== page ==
Canberra's biggest factory has a problem: its main product was once universally desired but now the stuff's turned toxic.
Even a short time ago, people just couldn't get enough of the factory's output but now virtually nobody wants to touch it.
We are talking, of course, about the Royal Australian Mint. It is a commercial operation but demand has dropped, well, like a coin through a grill in the road.
It hasn't sold any coins to banks since February. Easter is normally a big time when the banks take coins from the Mint but this year: zilch.
The other big time when the banks want more coins is the end of the year.
"We are nervously waiting on what it might look like for the pre-Christmas period," the mint's chief executive, Ross MacDiarmid, said.
"It could well be that there is no demand for that period. The other concern is what post-COVID looks like".
The Royal Australian Mint has a monopoly on producing "legal tender" coinage with the Queen's head embossed on it.
There is a mint in Perth but its output doesn't go into circulation, just to collectors and investors in gold. And "paper" money which is actually made of plastic is manufactured in Melbourne.
The real deal Canberra operation sells coins to the banks and sends the profits to the Treasury. (Don't ask how the banks can buy money - only Nobel prize-winners in economics understand).
The Royal Australian Mint employs 253 people, with 13 presses churning out the nation's coinage, minting the money we used to rattle around our pockets and lose behind the sofa.
Until the "Thing" arrived.
Before the coronavirus got among us, 68 per cent of Australians were habitual users of cards for payment.
Now, card use has gone up to 78 per cent of us, with only one in five sticking to coins.
Last financial year, the Royal Australian Mint sent $35 million to the Treasury as profit - the sum is known as "seigniorage", an ancient French term.
This year, that profit for the government has dropped to $30 million - and that's even though the COVID-induced drop in the use of cash has only been for the last four months.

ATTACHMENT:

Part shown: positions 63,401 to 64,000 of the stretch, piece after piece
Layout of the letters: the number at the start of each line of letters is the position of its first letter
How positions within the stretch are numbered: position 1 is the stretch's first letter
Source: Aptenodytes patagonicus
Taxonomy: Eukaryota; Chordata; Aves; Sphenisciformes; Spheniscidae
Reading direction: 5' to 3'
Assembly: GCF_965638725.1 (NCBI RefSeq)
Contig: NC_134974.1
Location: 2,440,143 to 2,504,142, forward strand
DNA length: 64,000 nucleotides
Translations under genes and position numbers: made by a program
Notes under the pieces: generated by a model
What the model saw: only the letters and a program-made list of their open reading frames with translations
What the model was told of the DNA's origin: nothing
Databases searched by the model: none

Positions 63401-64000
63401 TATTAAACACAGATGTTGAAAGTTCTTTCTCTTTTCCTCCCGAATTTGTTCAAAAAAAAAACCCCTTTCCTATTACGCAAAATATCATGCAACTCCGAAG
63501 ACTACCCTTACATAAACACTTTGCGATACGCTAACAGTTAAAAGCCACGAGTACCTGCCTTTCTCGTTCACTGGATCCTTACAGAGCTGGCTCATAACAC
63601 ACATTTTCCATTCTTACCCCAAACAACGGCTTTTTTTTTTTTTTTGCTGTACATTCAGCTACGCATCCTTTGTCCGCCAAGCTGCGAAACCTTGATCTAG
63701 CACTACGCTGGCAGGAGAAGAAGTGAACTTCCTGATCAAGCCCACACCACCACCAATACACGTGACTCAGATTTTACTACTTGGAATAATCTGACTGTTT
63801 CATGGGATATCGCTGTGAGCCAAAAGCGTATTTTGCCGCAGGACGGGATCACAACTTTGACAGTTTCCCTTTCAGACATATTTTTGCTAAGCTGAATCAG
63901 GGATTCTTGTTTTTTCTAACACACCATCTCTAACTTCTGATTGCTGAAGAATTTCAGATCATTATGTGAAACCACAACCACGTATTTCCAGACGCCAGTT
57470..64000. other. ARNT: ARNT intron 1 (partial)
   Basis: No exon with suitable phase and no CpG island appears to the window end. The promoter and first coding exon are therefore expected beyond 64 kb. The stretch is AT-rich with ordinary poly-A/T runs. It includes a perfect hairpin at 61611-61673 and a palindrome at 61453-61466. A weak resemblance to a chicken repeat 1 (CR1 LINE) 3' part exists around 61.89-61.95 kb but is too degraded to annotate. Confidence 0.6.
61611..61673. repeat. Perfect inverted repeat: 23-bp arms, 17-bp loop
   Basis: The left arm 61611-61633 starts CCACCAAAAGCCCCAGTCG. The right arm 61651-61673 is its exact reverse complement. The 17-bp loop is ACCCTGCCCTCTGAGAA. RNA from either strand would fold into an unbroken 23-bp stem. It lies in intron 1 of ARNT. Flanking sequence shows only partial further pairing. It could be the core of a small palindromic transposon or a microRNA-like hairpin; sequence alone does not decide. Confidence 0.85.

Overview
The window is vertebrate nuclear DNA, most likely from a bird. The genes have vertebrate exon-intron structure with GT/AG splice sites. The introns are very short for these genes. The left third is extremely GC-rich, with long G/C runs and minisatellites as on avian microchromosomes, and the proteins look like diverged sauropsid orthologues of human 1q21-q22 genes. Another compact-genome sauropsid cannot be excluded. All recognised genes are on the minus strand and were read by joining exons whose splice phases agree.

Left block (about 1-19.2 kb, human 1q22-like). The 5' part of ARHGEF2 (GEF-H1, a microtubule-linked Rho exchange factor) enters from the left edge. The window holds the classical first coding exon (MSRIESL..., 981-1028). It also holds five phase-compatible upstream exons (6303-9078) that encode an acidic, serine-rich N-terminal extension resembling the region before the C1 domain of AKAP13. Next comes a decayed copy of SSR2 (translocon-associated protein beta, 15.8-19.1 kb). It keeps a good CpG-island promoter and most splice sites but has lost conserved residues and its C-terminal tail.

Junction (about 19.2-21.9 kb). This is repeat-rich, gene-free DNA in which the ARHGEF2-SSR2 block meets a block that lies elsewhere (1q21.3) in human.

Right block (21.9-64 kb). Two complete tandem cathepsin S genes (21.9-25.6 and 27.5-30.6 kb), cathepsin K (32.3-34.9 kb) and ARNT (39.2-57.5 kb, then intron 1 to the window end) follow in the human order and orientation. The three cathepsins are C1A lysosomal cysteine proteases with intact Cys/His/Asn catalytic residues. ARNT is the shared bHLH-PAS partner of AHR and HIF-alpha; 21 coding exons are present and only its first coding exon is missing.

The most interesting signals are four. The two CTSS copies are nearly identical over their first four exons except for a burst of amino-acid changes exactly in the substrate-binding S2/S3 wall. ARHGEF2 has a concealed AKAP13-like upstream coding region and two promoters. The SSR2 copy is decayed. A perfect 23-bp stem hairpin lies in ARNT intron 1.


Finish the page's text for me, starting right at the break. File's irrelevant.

The chief executive is not spelling out what he is going to do as demand for his product falls. "I'm being cryptic but we have plans," he said.
There is a ruse available: Australia is one of the few countries in the world which has coins in two colours.
People have a tendency to keep hold of them. "People take them out of circulation," Mr MacDiarmid said.
This reluctance to spend them means that minting more two-coloured coins would increase demand - and so revenue to the mint and the Treasury.
He has another way of keeping the money flowing in as the demand for cash drops.
The mint makes commemorative medals and special coins in gold (coins have the Queen's head on them; medals don't).
A special edition of a $10 coin made of gold would have a value just in terms of the gold of about $3000.
But commemorative coins are also big business. It's issued series depicting the Chinese Year of the Rat.
The mint offers the $100 coin in the series for $2995.
The 50 cent coin goes for $12.50. The Qantas centenary, the red kangaroo and the anniversary of the end of the Second World War were also money-spinners.
The mint is looking to expand these commercial operations to try to offset the fall in the demand for plain old coins.
Oddly, a recession might also help. In hard times, people cling more to cash.
The big users of cash are the old and the young. In fearful, non-plague times, its use usually spreads because people feel it gives more control of spending. Trust in "real" money vies with fear of what it carries.